Sun Microsystems has made it their mission to solve complex network computing problems for governments, enterprises, and service providers for the past twenty years. (See Appendix A) They have worked to make this mission a success, yet in the past two years Sun has begun to encounter problems in achieving their mission and satisfying stakeholders (See Appendix B). This report examines the computer industry with respect to Sun Microsystems. It also contains strategic and tactical recommendations for the future success of the company.
Sun Microsystems was created by founders Vinod Khosla, Scott McNealy, Bill Joy, and Andy Bechtolsheim. They began work on Sun’s UNIX workstation in 1982, at Stanford University. Since 1982, Sun has grown into an $18.25 billion international leader that is operating in 170 countries (See appendix C). Sun began to grow in success early in its development, and by 1988 the company reached $1 billion in revenues. In 1996, Sun began licensing Java technology to all major companies in the hardware and software market. Throughout the years, Sun Microsystems has proven to be a reputable company and an industry leader.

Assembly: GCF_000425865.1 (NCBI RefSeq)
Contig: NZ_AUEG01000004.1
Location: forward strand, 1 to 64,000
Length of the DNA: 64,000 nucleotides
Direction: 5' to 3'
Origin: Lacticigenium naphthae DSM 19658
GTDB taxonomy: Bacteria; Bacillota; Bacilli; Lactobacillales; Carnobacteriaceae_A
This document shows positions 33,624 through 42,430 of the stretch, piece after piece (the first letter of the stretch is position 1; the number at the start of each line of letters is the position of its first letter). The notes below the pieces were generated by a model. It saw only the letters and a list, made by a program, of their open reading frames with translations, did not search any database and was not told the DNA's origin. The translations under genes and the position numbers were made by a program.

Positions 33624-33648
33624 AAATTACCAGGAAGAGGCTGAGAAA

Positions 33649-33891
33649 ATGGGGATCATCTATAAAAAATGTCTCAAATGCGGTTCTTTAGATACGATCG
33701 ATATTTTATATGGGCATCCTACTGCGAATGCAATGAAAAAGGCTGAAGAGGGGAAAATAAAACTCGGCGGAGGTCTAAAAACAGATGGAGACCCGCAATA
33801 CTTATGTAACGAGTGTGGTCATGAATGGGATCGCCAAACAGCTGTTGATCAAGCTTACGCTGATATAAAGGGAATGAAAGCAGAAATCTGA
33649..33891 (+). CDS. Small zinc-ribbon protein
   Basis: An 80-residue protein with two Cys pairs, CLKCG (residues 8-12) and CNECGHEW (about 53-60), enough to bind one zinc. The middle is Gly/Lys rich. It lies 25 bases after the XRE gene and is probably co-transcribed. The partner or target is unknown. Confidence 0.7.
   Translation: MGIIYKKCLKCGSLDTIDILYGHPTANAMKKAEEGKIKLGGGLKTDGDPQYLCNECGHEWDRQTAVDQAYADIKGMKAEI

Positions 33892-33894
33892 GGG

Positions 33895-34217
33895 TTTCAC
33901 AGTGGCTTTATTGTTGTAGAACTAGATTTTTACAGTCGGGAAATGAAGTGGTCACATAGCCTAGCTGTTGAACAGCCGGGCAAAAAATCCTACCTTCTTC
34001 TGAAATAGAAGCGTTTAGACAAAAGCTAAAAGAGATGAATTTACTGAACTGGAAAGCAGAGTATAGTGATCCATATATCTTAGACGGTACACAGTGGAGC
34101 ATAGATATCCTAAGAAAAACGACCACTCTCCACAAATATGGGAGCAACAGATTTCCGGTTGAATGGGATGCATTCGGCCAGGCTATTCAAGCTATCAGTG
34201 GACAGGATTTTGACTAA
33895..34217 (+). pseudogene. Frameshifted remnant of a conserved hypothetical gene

To analyze the computer industry and specifically Sun Microsystems, Porter’s Five Forces and a S.W.O.T. analysis are used. Porter’s Five Forces is an examination of the outside affects an industry has on a company. On the other hand, the S.W.O.T. Analysis examines both internal and external forces on Sun and the computer industry. Both can be used to determine how Sun can obtain a competitive advantage over its rivals (See Appendix D for more on the industry analysis).
Porter’s Five Forces
Porter’s industry analysis looks at five different forces to determine strengths and weaknesses of an industry. Rivalry, substitutes, buyer power, supplier power, and barriers to entry are the five forces that affect every industry. By systematically analyzing...